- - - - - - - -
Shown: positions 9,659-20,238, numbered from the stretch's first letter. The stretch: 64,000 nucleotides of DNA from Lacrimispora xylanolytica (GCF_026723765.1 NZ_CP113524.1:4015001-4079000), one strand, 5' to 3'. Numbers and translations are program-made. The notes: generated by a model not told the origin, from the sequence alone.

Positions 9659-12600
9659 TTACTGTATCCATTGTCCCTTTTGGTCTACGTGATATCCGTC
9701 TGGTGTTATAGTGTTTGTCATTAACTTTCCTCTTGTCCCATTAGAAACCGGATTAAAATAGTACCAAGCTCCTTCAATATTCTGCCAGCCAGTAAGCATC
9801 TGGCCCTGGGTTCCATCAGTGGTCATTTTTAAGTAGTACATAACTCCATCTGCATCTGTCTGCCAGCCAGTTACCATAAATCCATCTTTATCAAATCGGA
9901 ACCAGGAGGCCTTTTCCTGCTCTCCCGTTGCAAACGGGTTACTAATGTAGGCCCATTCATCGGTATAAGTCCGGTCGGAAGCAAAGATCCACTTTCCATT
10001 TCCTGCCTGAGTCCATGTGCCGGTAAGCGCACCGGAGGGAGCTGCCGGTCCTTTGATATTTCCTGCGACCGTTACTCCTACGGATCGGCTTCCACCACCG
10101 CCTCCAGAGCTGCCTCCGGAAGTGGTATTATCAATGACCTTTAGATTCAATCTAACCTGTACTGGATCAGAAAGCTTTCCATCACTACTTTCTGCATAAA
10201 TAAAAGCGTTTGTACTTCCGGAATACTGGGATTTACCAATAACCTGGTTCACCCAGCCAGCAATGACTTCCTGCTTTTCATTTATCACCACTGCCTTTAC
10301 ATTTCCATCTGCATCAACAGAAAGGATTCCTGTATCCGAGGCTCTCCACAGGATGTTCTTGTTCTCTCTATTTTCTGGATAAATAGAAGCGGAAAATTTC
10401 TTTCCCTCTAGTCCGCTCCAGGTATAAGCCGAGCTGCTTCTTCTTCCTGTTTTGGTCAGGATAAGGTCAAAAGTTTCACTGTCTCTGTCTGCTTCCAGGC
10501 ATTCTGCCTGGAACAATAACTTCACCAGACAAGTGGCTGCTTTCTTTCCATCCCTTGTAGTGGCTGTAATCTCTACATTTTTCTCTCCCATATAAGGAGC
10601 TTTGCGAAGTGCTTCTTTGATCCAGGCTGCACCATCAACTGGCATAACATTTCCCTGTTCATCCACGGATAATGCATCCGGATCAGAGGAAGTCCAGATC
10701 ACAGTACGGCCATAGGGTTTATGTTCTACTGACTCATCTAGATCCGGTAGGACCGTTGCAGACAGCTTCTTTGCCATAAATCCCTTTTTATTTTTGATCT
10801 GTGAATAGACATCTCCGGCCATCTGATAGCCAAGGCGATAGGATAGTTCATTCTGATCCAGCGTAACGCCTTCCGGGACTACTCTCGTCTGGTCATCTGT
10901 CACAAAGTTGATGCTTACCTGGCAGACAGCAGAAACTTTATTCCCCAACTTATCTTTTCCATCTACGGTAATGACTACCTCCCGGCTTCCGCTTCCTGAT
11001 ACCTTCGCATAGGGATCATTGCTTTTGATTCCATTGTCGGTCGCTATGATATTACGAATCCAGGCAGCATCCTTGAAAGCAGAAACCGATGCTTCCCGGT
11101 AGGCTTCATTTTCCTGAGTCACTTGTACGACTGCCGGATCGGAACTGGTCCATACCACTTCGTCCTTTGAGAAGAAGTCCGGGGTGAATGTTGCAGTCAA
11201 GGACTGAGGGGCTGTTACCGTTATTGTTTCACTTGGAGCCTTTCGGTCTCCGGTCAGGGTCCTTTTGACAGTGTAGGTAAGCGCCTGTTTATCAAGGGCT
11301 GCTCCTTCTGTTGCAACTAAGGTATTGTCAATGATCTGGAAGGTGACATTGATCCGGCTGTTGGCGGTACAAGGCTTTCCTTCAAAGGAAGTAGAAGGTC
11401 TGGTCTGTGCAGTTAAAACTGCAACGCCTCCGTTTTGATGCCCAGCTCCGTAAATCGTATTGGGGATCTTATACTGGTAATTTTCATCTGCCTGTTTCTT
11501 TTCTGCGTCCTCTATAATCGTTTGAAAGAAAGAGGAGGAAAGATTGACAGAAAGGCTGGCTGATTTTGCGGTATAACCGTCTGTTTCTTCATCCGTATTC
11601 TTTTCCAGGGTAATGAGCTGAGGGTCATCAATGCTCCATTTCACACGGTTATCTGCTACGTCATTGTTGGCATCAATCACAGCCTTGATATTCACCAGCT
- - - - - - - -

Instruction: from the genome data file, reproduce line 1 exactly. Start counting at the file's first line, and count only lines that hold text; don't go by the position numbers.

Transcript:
Shown: positions 9,659-20,238, numbered from the stretch's first letter. The stretch: 64,000 nucleotides of DNA from Lacrimispora xylanolytica (GCF_026723765.1 NZ_CP113524.1:4015001-4079000), one strand, 5' to 3'. Numbers and translations are program-made. The notes: generated by a model not told the origin, from the sequence alone.